Community-Based Implementation Science Research to Improve Health in Durban, South Africa

HIV-infected people can live a near-normal lifespan if they are diagnosed promptly and stay on treatment. HIV medications can also be used to prevent HIV transmission to those who are uninfected.

These advances have led UNAIDS to set an ambitious target of ending the AIDS epidemic by 2030 by ensuring 90% of people with HIV are diagnosed, 90% are on treatment, and 90% have suppressed viral loads.

However, only 40% of people living with HIV worldwide are accessing treatment and even fewer HIV-uninfected people have access to HIV prevention and contraceptive methods.

My work seeks innovative solutions for expanding access to HIV testing, treatment and prevention outside of the "brick and mortar" healthcare setting and in community venues in South Africa, the epicenter of the HIV epidemic.

I will leverage a strong collaboration in the largest township in Durban, where I have worked for 13 years, to expand the scope of my own research portfolio to include HIV prevention and reproductive health, and create new opportunities for Mass General trainees interested in mentored global health research experiences.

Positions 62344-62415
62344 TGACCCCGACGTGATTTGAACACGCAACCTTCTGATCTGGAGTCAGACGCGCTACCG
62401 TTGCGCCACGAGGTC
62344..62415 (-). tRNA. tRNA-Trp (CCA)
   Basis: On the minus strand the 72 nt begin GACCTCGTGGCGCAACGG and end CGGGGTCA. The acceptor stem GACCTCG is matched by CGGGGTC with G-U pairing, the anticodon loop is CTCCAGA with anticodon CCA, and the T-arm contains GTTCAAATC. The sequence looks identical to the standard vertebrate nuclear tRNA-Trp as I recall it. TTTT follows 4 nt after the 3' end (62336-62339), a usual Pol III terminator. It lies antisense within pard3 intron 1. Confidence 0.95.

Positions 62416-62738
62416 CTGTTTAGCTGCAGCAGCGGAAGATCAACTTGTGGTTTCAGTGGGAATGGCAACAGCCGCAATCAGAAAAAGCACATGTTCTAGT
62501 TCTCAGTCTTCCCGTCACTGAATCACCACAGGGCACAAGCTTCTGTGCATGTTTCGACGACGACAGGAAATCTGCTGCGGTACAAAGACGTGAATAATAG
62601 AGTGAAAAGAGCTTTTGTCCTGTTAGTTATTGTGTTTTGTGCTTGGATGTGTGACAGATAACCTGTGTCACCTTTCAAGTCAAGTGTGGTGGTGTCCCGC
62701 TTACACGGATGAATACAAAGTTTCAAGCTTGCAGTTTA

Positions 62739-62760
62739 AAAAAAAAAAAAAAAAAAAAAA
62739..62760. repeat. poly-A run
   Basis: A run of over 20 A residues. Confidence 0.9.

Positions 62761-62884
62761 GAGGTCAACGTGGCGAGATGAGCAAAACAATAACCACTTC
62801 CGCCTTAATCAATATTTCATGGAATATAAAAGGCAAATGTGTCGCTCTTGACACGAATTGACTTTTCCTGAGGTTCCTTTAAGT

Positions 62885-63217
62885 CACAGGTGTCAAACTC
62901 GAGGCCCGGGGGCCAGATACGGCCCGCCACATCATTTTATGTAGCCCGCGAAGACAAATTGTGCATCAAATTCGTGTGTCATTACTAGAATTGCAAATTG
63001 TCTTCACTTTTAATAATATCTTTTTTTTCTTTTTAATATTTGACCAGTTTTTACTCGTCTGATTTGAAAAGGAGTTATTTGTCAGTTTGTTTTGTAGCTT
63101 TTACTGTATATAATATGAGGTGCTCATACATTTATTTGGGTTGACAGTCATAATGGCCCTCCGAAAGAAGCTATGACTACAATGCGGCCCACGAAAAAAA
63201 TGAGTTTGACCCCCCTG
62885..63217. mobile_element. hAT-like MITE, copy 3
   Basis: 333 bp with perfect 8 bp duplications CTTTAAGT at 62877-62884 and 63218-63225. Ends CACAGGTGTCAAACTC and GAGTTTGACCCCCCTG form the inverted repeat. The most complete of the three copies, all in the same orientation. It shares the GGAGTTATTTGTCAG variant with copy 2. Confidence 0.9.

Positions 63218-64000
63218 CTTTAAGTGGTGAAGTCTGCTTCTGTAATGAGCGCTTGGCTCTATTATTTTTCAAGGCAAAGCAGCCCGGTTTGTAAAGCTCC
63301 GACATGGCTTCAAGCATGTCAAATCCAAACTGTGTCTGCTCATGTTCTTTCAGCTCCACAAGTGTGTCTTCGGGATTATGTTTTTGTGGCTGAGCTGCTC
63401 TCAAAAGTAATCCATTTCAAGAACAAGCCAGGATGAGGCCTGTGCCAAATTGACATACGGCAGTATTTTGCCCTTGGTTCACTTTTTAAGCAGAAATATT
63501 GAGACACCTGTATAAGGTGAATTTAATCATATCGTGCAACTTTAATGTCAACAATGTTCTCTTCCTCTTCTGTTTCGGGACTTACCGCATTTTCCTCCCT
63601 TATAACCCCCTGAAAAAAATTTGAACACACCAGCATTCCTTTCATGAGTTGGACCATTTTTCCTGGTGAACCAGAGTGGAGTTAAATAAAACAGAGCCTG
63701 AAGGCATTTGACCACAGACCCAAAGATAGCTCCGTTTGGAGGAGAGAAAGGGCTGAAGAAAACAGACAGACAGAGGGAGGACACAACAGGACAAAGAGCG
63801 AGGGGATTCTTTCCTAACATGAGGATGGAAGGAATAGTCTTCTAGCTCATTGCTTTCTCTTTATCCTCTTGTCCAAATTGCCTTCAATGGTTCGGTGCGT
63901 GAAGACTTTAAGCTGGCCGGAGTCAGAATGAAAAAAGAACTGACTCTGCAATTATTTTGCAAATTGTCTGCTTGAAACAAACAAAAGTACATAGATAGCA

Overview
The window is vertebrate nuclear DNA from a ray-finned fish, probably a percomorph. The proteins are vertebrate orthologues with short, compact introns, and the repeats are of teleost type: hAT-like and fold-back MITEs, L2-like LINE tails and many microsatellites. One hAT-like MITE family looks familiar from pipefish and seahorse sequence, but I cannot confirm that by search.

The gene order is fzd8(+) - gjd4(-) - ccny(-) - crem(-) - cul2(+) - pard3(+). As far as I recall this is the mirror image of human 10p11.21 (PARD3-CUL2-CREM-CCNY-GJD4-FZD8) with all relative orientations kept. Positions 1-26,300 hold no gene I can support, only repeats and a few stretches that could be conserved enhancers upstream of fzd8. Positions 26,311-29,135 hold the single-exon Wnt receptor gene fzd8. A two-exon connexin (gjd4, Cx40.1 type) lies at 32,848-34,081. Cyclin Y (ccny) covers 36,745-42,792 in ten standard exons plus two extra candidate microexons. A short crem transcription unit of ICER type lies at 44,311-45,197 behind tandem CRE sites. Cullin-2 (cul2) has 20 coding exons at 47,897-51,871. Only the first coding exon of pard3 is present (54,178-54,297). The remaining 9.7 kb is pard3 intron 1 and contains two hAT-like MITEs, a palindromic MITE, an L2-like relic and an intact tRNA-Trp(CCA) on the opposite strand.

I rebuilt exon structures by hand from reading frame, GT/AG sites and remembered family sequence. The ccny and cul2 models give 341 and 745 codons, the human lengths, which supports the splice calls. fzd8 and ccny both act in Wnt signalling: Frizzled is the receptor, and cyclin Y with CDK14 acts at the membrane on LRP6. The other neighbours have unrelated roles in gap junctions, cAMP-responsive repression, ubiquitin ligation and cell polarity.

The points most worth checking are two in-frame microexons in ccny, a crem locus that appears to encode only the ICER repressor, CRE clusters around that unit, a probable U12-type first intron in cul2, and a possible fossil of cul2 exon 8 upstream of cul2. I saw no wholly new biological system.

My work has critical implications for other countries in sub-Saharan Africa, where 70% of the world's HIV-infected people reside.

About the MGH Research Scholars

The MGH Research Scholars Program was established to support early career researchers with innovative yet unproven ideas that have the potential to transform the future of medicine. Funded 100% through philanthropy, this program gives researchers the freedom and flexibility they need to follow the science wherever it leads. Time and time again, history has shown that brilliant scientists who are given free rein to explore new frontiers are the ones who make the greatest, often wholly unexpected, advances.

Learn more about the MGH Research Scholars Program.

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